// Follow #TheLastHoneyHunter on @natgeo Instagram Stories, starting now!! // Photo by @renan_ozturk / Words by @jetbutterflies ~
@irving_matthew dangles in space while shooting. Earlier this week, the omens after the ritual offering to the forest spirits weren’t good. When cracked open, the eggs that sat nestled on a homemade alter of bamboo and banana leaves weren’t perfectly pure. The shaman, wild-eyed and shaking, clothes spattered with blood, saw a bad aura over Matt and told him to be careful. The honey hunters were having bad dreams. ~
No one spoke of any of this as we headed through the jungles and down onto the cliffs. We picked the leeches off of our ankles by the dozens. The rains slowed and the sun was hard upon us – robbing us of our last excuse to call it off. ~
The omens were right. The cliffs were nearly barren. The remaining bees swarmed hungrily but thin in the humid air. Abandoned combs dotted the cliffs like half moons setting over an alien planet. Trapped in their hives by the long monsoon, the bees had eaten the honey themselves. ~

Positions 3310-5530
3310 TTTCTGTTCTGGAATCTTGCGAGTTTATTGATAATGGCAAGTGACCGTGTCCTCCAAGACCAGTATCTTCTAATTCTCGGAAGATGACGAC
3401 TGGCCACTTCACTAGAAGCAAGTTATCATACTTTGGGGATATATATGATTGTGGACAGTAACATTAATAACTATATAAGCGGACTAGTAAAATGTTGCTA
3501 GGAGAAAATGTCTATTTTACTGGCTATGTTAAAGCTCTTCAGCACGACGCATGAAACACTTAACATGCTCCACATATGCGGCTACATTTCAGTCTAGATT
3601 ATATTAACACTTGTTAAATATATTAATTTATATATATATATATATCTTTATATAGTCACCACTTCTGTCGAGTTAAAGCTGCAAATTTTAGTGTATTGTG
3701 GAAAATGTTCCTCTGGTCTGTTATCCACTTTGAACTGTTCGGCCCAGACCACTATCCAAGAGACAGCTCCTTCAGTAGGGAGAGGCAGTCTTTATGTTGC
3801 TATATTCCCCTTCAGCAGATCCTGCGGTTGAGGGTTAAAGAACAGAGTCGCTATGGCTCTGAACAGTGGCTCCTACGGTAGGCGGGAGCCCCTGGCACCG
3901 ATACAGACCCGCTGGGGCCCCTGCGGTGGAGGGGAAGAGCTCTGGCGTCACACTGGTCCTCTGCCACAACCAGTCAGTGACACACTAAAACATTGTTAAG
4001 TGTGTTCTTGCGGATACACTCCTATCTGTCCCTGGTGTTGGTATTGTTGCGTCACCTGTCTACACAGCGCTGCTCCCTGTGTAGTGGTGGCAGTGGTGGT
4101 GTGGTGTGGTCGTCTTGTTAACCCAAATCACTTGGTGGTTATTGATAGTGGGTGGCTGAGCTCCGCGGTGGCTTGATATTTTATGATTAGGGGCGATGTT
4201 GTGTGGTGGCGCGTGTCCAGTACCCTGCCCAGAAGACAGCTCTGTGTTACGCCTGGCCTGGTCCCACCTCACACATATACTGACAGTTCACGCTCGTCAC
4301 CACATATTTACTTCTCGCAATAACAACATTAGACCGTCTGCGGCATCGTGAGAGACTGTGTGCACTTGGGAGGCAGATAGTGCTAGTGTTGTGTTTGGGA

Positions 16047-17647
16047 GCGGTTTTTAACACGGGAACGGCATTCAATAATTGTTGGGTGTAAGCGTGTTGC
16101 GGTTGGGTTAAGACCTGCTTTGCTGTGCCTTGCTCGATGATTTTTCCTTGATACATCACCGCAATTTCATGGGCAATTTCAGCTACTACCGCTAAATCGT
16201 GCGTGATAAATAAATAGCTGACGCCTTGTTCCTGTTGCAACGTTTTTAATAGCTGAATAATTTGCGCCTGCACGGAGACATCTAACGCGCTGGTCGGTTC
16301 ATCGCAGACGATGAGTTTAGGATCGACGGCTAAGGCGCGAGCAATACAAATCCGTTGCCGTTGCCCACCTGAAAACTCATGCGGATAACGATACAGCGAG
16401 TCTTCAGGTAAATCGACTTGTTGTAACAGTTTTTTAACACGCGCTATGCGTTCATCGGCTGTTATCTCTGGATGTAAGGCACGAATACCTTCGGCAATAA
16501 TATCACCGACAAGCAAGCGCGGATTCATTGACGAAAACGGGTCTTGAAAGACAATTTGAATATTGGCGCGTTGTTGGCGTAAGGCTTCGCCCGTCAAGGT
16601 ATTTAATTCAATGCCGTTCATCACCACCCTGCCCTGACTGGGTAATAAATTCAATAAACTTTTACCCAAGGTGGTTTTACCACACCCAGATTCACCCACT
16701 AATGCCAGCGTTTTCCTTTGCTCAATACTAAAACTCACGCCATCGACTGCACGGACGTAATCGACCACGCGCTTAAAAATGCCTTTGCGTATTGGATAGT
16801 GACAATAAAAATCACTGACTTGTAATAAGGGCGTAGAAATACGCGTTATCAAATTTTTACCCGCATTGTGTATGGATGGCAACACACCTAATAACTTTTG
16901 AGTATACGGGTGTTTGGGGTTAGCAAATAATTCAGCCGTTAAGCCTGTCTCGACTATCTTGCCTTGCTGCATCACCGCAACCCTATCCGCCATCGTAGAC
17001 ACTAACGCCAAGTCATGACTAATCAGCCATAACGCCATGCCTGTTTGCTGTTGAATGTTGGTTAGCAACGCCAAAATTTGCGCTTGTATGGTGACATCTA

We still lit the smoky fires at the base of the cliffs, and still dangled on our ropes spinning like mobiles in the ether. Maule Dhan and his assistants climbed their homemade ladders and separated the dry honeycombs from the wet rock. We trudged back through the jungles and boiled them down in copper pots set over a wood fire. The wax floated, like a dream, to the top as it cooled. ~
Eight men working four long days at significant risk yields a single disc of wax. Economically, a bust. Nonetheless, eight men left and eight men returned. Weary and bloodied, they carried back the sweat of tens of thousands of other workers, the essence of the forest itself. Three huge beehives distilled into three small blocks of wax: the most perfect yellow, the sweetest smell. ~
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